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Göteborgs universitets publikationer

To get things done, the challenge in everyday life for children with spina bifida- The effects of the quality of performance on autonomy

Författare och institution:
Marie Peny-Dahlstrand (Institutionen för neurovetenskap och fysiologi, sektionen för klinisk neurovetenskap och rehabilitering); Lena Krumlinde-Sundholm (-)
Publicerad i:
2012 National Spina Bifida Conference, “Australian Masterclass” 19th and 20th October 2012 Sydney, Australia,
Konferensbidrag, refereegranskat
Sammanfattning (abstract):
Introduction: Delays and limitations in autonomy in daily life have been reported in children with spina bifida and problems often persist into adulthood. It has recently been shown that children with spina bifida often have problems in executive functioning, but no description of the specific performance skills that imply strength or weakness of task execution has been available for this group. Nor has any previous study evaluated how the quality of task performance affects autonomy. Aim: To evaluate both the quality of the performance of everyday activities and the autonomy in children with spina bifida and to investigate how the child’s autonomy relates to the quality of task performance. Methods: 50 children, aged 6-14 (of 65 from a population-based cohort in Western Sweden) with spina bifida were assessed with an observational method, the Assessment of Motor and Process Skills. Both the children and their parents rated the children’s level of autonomy with the Autonomy Scale. The relationship between the autonomy and the child’s motor and process skills was analysed. Results: The majority of the children had difficulties performing well-known everyday activities in an efficient and independent way, demonstrated by low rates of both motor and process skills. This deficient quality of task performance, in particular the process skills (i.e to initiate and to solve problems) was strongly related to the child’s level of autonomy in everyday life. The children with spina bifida had low autonomy in goal-directed situations that needed personal initiation. Conclusions: These studies demonstrates that children with spina bifida often have difficulties getting things done and problems being autonomous due to deficient quality of task performance. It is therefore crucial to understand and support the development of the performance skills, especially the process skills, in children with spina bifida in order to enhance their autonomy in everyday life.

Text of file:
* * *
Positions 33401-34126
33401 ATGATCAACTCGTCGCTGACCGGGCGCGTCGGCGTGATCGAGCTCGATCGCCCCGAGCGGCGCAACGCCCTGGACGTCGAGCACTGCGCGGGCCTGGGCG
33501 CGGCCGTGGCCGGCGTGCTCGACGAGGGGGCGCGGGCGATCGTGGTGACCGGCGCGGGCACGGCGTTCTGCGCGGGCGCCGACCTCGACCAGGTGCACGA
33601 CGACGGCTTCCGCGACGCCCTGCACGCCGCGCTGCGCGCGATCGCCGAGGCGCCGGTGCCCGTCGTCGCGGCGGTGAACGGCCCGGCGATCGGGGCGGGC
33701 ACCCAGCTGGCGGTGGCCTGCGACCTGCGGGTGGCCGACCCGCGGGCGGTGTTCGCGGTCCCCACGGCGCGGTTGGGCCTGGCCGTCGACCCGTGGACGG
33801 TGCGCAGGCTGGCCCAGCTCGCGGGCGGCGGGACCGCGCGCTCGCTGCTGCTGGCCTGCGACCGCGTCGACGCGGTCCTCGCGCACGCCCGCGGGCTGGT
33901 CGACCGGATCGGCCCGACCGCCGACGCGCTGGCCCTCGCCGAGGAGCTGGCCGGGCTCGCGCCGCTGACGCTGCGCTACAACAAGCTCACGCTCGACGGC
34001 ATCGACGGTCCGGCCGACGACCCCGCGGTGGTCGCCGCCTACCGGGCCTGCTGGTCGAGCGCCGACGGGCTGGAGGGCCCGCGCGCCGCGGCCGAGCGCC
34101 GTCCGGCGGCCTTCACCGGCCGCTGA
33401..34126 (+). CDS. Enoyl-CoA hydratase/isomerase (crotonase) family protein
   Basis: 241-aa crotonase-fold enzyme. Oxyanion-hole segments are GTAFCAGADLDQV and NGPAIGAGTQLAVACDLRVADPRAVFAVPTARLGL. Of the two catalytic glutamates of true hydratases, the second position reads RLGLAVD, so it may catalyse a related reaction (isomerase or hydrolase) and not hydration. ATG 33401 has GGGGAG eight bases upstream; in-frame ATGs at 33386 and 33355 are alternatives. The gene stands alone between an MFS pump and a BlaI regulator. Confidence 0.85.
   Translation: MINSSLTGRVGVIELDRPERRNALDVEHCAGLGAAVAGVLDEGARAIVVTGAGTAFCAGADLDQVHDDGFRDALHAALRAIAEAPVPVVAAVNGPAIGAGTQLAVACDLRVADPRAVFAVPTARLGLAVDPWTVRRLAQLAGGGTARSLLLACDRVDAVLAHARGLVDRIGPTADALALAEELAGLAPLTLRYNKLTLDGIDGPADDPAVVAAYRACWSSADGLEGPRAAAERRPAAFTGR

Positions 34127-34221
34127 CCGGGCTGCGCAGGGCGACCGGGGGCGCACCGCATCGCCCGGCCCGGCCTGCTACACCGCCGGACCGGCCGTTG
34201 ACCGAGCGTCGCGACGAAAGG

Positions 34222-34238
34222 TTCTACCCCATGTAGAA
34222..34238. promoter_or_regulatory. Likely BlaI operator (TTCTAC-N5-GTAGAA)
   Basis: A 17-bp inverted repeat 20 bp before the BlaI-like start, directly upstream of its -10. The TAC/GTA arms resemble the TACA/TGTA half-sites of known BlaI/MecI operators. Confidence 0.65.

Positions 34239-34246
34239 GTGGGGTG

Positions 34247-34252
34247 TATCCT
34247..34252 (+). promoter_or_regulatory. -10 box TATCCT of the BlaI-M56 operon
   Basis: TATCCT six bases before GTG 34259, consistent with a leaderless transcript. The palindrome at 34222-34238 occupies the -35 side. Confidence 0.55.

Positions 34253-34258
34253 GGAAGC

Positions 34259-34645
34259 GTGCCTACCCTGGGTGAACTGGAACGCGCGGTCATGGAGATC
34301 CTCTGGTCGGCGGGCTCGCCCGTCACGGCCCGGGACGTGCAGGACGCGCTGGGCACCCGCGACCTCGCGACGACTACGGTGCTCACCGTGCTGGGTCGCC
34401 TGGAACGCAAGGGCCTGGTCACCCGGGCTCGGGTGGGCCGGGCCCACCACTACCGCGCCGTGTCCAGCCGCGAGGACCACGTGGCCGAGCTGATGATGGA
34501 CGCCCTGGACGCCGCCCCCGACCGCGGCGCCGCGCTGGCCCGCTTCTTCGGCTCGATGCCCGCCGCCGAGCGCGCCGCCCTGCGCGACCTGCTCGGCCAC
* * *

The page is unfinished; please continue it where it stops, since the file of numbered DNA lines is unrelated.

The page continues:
Ämne (baseras på Högskoleverkets indelning av forskningsämnen):
Hälsovetenskaper ->
Hälso- och sjukvårdsorganisation, hälsopolitik och hälsoekonomi
Hälsovetenskaper ->
Annan samhällsvetenskap ->
Övrig annan samhällsvetenskap ->
Autonomy, Child, parent, perfromance skills, spina bifida
Ytterligare information:
Conference website:
Postens nummer:
Posten skapad:
2012-05-11 11:00
Posten ändrad:
2012-05-23 10:31

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